There are a wide variety of antibiotics available, penicillin and amoxicillin are the most widely used.
These can have different interactions with alcohol, and, as with any medication, you should always consult your doctor or pharmacist about guidelines regarding consumption.
Statins are drugs which are taken to lower the levels of cholesterol in your blood. High levels of ‘bad cholesterol’ can increase the risk of developing cardiovascular disease due to fatty deposits building up in your arteries.
According to the NHS, there are no known interactions between statins and alcohol3. However, consumption of statins can occasionally result in an increase in liver enzymes, which if left un-checked can lead to liver damage. It is therefore important for those taking statins to stay within the government’s low risk alcohol unit guidelines (of no more than 14 units per week for both men and women) and to have their liver function tested periodically.
As with any medication, you should always consult your doctor about consumption guidelines.
Can alcohol itself ever be a good medicine? Professor Wallace explains how alcohol was once used in medical practice and gives his medical conclusion on alcoholic hot drinks being used as remedies.
“Before the advent of modern anaesthetics, when surgeons were performing operations, they would use alcohol as an anaesthetic, getting their patients drunk before they operated,” he explains. Professor Wallace says the reason for this is because alcohol numbs the brain.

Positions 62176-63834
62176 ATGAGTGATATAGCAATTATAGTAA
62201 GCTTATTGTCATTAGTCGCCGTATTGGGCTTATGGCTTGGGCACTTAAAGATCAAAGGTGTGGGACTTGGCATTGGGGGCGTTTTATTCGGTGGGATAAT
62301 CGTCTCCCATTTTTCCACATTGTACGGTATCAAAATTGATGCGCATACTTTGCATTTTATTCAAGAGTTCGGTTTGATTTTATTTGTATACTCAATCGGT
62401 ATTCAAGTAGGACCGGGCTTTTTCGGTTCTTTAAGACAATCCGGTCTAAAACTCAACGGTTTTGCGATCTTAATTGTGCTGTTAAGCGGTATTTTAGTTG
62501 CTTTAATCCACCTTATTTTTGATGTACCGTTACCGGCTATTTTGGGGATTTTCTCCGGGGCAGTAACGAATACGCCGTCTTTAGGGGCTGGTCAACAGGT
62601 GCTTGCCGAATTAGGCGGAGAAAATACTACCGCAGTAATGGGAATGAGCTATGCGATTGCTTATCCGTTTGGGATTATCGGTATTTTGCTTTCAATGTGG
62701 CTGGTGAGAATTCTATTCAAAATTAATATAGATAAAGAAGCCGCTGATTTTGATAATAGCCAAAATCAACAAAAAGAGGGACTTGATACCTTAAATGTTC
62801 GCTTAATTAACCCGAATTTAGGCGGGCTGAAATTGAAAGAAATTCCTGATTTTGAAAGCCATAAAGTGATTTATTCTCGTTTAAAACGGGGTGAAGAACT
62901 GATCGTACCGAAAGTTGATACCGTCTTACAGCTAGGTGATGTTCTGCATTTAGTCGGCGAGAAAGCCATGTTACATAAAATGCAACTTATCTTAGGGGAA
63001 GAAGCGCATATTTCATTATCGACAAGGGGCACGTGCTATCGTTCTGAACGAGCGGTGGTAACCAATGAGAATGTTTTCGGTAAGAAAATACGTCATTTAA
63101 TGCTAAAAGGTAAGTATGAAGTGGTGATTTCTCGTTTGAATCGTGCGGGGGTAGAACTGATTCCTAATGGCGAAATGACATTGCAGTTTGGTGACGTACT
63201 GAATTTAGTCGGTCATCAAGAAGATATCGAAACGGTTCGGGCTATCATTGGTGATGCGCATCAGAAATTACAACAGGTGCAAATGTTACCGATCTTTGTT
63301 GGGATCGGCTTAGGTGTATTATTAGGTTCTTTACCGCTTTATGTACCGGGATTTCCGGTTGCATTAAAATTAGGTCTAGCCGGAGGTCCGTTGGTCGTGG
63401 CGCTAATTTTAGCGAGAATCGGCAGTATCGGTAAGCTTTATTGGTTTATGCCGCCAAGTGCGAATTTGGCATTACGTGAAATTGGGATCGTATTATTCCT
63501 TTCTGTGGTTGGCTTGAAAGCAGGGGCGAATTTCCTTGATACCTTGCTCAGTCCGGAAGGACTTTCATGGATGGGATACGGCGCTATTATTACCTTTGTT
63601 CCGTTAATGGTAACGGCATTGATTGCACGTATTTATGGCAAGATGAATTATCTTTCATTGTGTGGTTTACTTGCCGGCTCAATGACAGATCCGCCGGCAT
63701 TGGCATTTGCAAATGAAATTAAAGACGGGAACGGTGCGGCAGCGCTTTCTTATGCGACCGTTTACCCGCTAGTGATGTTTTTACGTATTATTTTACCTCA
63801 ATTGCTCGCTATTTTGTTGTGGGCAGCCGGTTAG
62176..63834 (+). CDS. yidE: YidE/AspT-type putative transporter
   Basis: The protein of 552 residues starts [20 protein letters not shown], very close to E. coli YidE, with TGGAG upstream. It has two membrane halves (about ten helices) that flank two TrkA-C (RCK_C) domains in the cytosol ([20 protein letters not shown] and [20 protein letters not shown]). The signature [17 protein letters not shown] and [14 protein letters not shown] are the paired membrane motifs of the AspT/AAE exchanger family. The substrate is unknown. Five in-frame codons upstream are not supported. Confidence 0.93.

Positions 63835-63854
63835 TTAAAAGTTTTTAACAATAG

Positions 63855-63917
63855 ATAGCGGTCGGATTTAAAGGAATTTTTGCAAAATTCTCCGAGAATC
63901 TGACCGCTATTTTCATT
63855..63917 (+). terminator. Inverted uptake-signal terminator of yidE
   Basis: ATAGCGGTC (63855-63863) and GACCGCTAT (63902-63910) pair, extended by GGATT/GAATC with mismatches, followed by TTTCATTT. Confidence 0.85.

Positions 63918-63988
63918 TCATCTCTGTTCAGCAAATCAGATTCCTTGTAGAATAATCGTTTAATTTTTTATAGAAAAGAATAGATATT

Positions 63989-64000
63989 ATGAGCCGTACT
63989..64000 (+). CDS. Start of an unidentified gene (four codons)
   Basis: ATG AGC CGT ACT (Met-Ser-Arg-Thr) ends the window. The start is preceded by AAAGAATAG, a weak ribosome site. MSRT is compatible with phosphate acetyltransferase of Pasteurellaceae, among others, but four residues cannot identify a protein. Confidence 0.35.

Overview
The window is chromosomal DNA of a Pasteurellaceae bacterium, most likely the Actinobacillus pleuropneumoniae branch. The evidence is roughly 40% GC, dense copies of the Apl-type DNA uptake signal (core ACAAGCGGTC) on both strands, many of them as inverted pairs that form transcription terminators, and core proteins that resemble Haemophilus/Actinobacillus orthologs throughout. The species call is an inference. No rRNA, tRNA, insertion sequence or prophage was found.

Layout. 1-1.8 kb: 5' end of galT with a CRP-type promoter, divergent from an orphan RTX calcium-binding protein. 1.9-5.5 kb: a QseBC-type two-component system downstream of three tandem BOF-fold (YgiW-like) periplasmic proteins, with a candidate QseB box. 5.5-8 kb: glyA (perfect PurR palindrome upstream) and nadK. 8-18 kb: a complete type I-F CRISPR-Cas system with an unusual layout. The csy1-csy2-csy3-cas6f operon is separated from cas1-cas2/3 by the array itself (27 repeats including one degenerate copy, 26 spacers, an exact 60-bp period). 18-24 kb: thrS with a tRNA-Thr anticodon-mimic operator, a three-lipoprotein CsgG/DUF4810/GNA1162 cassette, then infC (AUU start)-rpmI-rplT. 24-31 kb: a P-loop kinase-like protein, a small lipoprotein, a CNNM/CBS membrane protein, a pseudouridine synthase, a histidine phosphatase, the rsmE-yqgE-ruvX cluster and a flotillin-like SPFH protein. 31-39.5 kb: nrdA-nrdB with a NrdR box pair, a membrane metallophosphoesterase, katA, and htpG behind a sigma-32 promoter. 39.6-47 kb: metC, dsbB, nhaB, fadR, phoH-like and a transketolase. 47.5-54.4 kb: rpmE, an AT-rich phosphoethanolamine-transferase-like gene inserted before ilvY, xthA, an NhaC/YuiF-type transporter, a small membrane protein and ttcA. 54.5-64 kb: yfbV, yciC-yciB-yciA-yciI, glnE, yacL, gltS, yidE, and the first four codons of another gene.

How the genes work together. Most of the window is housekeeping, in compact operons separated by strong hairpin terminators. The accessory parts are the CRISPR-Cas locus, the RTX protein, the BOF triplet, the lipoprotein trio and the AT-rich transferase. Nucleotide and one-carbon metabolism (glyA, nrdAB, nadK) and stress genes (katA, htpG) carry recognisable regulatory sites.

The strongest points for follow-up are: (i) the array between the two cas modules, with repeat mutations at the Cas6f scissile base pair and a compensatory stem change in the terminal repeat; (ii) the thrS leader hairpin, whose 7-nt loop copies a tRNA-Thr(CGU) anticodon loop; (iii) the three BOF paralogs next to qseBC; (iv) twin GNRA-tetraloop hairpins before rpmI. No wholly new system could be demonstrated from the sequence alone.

He also explains that many people also feel better after having a ‘hot toddy’ (hot drink with whisky) when they have a cold because alcohol also numbs your senses. A hot toddy can make you feel better but there’s no evidence to suggest that it actually improves your health.
“Nobody should kid themselves that it is going to help you actually get better,” says Professor Wallace.
“You may experience an immediate gain because alcohol has numbed your senses and made you feel less bad for a short time. But you’re deceiving your body and slowing your recovery.”
There’s no firm evidence about the effects of alcohol on the immune system, but Professor Wallace thinks it’s probably not a good idea to drink alcohol when you are feeling ill because it is likely to make you feel worse. “Our state of mind can affect the way we respond to illnesses and alcohol is, after all, a depressant,” says Professor Wallace.
If you’re taking prescription drugs and are unsure whether it is safe to drink alcohol, the best advice is to check with your doctor and the pharmacist. Also check the leaflet that comes with the medication.
Professor Wallace advises that: “If you’re in any doubt, don’t drink alcohol at all because you could put your health at risk.”
(1) and (2) NHS Choices website. Can I drink alcohol while taking antibiotics? The Information Standard member organisation. Last reviewed: 8/05/2015. Available at: http://www.nhs.uk/chq/Pages/871.aspx?CategoryID=73&SubCategoryID=103
(3) NHS Choices website. Cholesterol-lowering medicines, statins - Interactions. The Information Standard member organisation. Last reviewed: 25/03/14. Available at: http://www.nhs.uk/Conditions/Cholesterol-lowering-medicines-statins/Pages/Special-considerations.aspx